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Genes 2017, 8(4), 106; doi:10.3390/genes8040106

Differences in the Bacteriome of Smokeless Tobacco Products with Different Oral Carcinogenicity: Compositional and Predicted Functional Analysis

1
Department of Maxillofacial Surgery and Diagnostic Sciences, College of Dentistry, Jazan University, 45142 Jazan, Saudi Arabia
2
Kornberg School of Dentistry, Temple University, 3223 N Board Street, Philadelphia, PA 19140, USA
3
Otolaryngology—Head and Neck Surgery Department, Faculty of Medicine, Jazan University, 45142 Jazan, Saudi Arabia
4
Department of Microbiology, Forsyth Institute, Cambridge, MA 02142, USA
*
Author to whom correspondence should be addressed.
Academic Editor: Thierry Wirth
Received: 22 December 2016 / Revised: 17 March 2017 / Accepted: 17 March 2017 / Published: 23 March 2017
(This article belongs to the Section Microbial Genetics and Genomics)
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Abstract

Smokeless tobacco (ST) products vary significantly in their oral carcinogenicity. Much is known about the differences in the chemical, but not the bacterial, constituents of these products. In this study, we explored the composition and function of the bacteriome in ST products from four countries using quantitative polymerase chain reaction (qPCR) and 16S rRNA-based next generation sequencing. The bacterial load (16S rRNA copies/gram) was lowest in Swedish snus (3.4 × 106) and highest in Yemeni shammah (6.6 × 1011). A total of 491 species-level taxa, many of which are potentially novel, belonging to 178 genera and 11 phyla were identified. Species richness and diversity were highest for Swedish snus and lowest for Yemeni shammah. Bacillus, Paenibacillus, and Oceanobacillus spp. were the most abundant in American snuff; species of Pseudomonas, Massilia, Propionibacterium, Puniceispirillum, and Gloeothece predominated in Swedish snus. In Sudanese toombak, Facklamia, Desemzia, Atopostipes, and Lysinibacillus spp. accounted for the majority of the bacteriome. Yemeni shammah exclusively contained Bacillus spp. Functional prediction by phylogenetic investigation of communities by reconstruction of unobserved states (PICRUSt) showed that genes encoding cadmium/zinc and nickel transport systems were enriched in the presumptively “high carcinogenicity” products. The bacteriome of ST products thus differed qualitatively, quantitatively, and functionally. The relevance of these differences, particularly with respect to nickel and cadmium, to oral carcinogenesis warrants further investigation. View Full-Text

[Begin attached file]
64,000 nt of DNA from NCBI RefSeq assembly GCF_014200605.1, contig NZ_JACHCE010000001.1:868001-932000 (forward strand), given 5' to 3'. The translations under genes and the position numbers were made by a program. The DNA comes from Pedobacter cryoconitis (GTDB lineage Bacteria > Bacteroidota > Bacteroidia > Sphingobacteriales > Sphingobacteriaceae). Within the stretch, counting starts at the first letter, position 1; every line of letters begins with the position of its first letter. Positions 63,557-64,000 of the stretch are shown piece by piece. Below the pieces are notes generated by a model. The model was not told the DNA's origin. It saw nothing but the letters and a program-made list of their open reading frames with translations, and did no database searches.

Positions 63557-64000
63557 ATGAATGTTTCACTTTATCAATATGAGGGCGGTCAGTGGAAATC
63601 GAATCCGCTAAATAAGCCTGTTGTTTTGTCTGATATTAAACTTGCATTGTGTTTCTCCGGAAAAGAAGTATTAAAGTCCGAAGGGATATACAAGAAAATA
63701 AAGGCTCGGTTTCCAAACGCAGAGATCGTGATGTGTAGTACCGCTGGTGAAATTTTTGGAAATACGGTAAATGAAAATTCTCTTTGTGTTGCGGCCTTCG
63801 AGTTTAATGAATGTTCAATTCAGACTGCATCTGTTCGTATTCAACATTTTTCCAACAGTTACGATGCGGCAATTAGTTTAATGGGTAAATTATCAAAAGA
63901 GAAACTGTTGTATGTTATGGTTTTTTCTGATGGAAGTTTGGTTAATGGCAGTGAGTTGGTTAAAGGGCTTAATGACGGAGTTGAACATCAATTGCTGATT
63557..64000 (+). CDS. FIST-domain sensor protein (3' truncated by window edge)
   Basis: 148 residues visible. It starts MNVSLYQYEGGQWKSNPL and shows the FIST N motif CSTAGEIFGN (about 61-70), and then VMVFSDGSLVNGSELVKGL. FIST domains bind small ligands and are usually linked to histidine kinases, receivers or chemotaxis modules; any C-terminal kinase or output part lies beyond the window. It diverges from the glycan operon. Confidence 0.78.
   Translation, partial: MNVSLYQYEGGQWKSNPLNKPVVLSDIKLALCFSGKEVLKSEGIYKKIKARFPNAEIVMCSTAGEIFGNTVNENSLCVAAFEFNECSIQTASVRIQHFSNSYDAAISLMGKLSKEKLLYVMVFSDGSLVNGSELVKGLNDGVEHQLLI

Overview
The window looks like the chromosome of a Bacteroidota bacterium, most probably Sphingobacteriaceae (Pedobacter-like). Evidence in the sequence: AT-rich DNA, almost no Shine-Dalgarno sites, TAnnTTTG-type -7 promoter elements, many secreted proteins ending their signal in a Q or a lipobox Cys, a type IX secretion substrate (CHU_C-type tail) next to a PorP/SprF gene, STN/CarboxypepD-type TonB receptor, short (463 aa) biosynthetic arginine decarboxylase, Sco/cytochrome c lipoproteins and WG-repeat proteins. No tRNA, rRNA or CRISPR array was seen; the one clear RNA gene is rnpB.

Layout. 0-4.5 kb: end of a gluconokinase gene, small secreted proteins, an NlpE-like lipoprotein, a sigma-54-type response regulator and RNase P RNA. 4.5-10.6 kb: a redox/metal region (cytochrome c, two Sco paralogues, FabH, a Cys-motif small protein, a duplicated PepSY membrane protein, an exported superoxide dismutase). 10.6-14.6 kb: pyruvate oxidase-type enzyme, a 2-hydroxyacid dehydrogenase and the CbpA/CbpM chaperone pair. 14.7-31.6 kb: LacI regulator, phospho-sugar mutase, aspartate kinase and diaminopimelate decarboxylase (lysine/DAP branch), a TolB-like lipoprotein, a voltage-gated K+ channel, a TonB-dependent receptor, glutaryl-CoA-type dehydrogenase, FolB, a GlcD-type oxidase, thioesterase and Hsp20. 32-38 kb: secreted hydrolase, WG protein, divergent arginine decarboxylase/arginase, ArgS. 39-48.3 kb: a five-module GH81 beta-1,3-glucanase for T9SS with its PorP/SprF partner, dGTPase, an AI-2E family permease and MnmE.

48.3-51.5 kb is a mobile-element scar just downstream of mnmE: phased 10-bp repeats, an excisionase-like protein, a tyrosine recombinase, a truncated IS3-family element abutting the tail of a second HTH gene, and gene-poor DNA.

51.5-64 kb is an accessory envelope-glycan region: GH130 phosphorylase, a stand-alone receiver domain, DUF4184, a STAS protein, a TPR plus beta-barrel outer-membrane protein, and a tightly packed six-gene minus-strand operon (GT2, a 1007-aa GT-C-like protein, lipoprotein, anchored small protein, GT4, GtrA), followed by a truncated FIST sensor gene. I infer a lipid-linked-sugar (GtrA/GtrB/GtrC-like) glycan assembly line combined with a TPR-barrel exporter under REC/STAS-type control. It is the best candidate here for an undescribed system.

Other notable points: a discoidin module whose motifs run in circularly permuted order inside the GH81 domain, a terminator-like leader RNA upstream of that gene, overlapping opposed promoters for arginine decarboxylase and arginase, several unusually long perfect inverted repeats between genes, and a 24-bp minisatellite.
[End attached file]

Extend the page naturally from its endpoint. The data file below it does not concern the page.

Keywords: bacteria; bacteriome; carcinoma; microbiome; mouth; smokeless; snuff; tobacco bacteria; bacteriome; carcinoma; microbiome; mouth; smokeless; snuff; tobacco
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MDPI and ACS Style

Al-hebshi, N.N.; Alharbi, F.A.; Mahri, M.; Chen, T. Differences in the Bacteriome of Smokeless Tobacco Products with Different Oral Carcinogenicity: Compositional and Predicted Functional Analysis. Genes 2017, 8, 106.

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